Read the rest of this entry »

  4. FU1K: Submarine, 659 words

    As promised, we’re diversifying our offerings to give you some short fiction, collected as Fiction Under 1000 words (FU1K).  As that I personally find reading a story off a screen to be lacking, we’ve got a specially formatted print version as a PDF for you to print out.  It’s adapted from the Pocketmod so it should fit nicely into your pocket and be ideal for reading on public transportation, no matter how crowded.  Print and fold ’em, leave ’em in public places, sneak them into friends’ jackets.

    print version

    Admission is five hundred yen, which I chop the last two zeroes off of to get dollars. I pay for both our tickets even though we never said this was a date. The attendant closes the door behind us silently and the rivets on our jeans click together as we sit down next to each other. When the ride slows near the top, my thumb is tracing the underside of her bra back underneath her shirt. A man comes on the intercom and says something I tune out and she translates: “He say we stop.” We stop moving. I slide my arm down and she moves closer.

    Before I moved to Japan, I spent my last month or so drinking in local bars and making a lot of calls from the payphone to lie to old friends and acquaintances. These were important last steps, the calls and the bars, because I figured I ought to make myself good and sick of where I’m from by overexposure and I just might need that last hit of barroom wood paneling, pointless gossip and dusty neon beer signs that are part of my DNA, for better or worse. Besides, there’s that whole theory of relativity where time moves differently in different spaces and at different speeds and while I live my life here a day in the future, back home they may be all aging terribly or enslaved by a race of superintelligent lizard men or something. Its important to establish a base line measurement of lies and hazy last memories to figure out the path you’ve taken once you return. If you return. I told several people I was on a submarine making a documentary on polar lichen so they shouldn’t expect any quick replies. Now I get letters from ex-lovers that read like:

    I think of how we could of been and what you mean to me while you’re so far away under the icy waters and I feel frozen like the lonely lichen and…

    The letters usually wrap up with something about Jesus, pot brownies or trying a new prescription on advice of an ad in a women’s magazine. These are the thoughts that stagger through my brainpan while I’m clinking glasses with salarymen to Health, Wealth and Stealth and still telling lies in bars and on phones and acting completely simian. I email back home from under a table:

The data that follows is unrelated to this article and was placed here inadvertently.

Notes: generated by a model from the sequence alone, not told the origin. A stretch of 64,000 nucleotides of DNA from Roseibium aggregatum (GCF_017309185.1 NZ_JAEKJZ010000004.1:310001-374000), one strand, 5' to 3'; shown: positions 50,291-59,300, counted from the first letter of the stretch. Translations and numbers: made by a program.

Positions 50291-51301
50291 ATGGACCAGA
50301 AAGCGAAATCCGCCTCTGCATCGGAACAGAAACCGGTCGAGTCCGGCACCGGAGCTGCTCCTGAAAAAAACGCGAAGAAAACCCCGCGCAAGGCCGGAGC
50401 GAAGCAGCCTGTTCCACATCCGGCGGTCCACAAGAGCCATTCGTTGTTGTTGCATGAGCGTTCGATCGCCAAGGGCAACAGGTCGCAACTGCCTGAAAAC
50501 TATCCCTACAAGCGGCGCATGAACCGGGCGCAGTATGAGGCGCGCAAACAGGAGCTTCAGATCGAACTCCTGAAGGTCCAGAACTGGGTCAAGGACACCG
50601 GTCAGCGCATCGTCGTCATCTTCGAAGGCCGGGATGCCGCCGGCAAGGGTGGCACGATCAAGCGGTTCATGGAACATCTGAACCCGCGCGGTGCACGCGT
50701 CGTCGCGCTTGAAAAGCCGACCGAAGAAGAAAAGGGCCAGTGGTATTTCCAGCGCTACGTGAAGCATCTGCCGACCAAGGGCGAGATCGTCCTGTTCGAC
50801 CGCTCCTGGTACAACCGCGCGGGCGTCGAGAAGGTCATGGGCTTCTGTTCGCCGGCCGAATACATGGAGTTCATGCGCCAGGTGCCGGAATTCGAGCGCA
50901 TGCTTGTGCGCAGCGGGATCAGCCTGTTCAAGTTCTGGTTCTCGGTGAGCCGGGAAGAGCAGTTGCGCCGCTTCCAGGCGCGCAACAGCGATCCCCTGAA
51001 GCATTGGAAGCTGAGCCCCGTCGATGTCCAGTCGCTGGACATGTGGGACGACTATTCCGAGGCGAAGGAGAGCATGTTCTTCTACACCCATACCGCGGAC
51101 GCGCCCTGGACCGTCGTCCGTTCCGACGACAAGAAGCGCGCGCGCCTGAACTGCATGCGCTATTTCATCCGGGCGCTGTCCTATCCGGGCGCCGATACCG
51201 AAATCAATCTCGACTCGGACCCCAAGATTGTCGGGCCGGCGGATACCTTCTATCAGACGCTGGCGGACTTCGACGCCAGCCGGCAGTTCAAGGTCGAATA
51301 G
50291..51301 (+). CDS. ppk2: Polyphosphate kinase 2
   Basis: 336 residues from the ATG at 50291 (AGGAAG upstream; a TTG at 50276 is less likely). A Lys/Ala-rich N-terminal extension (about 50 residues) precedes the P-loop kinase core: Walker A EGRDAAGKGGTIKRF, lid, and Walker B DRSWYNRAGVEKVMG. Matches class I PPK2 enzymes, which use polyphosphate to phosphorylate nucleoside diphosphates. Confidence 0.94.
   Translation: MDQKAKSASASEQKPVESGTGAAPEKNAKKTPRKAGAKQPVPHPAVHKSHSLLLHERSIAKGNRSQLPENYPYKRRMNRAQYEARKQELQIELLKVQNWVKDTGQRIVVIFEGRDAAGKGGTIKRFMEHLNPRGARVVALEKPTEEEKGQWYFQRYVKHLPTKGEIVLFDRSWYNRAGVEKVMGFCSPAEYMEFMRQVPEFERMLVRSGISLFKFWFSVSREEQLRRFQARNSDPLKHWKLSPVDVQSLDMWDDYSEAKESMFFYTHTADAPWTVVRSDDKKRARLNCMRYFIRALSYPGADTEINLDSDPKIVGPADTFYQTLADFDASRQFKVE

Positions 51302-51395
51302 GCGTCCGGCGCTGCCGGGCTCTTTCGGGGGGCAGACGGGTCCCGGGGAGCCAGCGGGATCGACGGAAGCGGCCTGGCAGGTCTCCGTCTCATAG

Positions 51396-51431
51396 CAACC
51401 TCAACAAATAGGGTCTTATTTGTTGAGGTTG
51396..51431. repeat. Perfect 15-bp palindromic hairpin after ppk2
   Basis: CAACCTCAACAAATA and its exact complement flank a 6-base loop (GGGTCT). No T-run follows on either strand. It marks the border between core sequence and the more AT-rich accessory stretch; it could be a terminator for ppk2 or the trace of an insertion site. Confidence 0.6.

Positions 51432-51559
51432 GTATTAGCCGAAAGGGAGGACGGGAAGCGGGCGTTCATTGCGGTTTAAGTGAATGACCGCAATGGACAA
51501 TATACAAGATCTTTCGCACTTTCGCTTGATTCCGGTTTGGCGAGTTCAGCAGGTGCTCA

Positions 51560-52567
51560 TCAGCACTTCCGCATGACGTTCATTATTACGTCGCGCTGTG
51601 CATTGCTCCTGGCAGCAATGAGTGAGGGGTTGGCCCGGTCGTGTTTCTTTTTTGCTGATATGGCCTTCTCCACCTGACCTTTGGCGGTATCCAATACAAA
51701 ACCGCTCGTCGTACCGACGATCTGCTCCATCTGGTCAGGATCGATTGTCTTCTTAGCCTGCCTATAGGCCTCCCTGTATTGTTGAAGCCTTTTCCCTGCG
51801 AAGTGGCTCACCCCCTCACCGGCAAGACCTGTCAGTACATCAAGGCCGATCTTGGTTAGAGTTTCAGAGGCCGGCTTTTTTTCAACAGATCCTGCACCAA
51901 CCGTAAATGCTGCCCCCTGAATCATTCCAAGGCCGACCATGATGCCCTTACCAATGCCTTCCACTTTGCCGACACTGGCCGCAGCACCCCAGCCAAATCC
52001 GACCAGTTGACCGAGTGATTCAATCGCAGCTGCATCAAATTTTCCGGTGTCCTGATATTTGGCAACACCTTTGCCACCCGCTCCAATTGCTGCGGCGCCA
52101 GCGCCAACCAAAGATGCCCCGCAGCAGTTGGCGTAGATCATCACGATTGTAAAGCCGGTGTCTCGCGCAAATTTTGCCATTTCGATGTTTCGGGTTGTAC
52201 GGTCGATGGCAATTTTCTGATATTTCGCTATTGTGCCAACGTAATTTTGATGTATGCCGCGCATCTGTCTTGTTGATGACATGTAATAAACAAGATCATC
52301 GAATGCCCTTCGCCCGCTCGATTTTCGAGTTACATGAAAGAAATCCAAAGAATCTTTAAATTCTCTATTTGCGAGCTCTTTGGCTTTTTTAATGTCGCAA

I’m talking to you from the future where there’s an electronic board that lists the date and hour of your death. I have a cell phone that looks like a ten year old’s idea of what cell phones are like in Japan. Its the size of a baby hamster and can tell the future if you type to it in Kanji. I eat bento for lunch that I buy from a man wearing a rubber horse’s head.

    This is the stuff of daily life, so far out of context that the only point of reference I can grasp is a dim idea of a slow, quiet apocalypse approaching behind the jumbled skyline like the flat grey clouds of a summer storm.

    On my wrist, my watch beeps and says in a tiny computer voice “Do you remember the nineties?” I look out from the top of the 8th largest ferris wheel in the world built on the top of a thirteen story building with my hand down the pants of a girl wearing a tshirt that reads “There is no now, only Couture”. There’s more lightbulbs flaring at me than visible stars in the sky. Through her hair I see fields of neon hustle for my shifting consumer whims. I think of the oil that lubes the gears of it all and the grim ugliness that will come when it runs out, the darkened grey buildings, the unfashionable desperation of hunger and the dust of stalled progress and I shift my hand down a few more centimeters to the places forbidden here on video.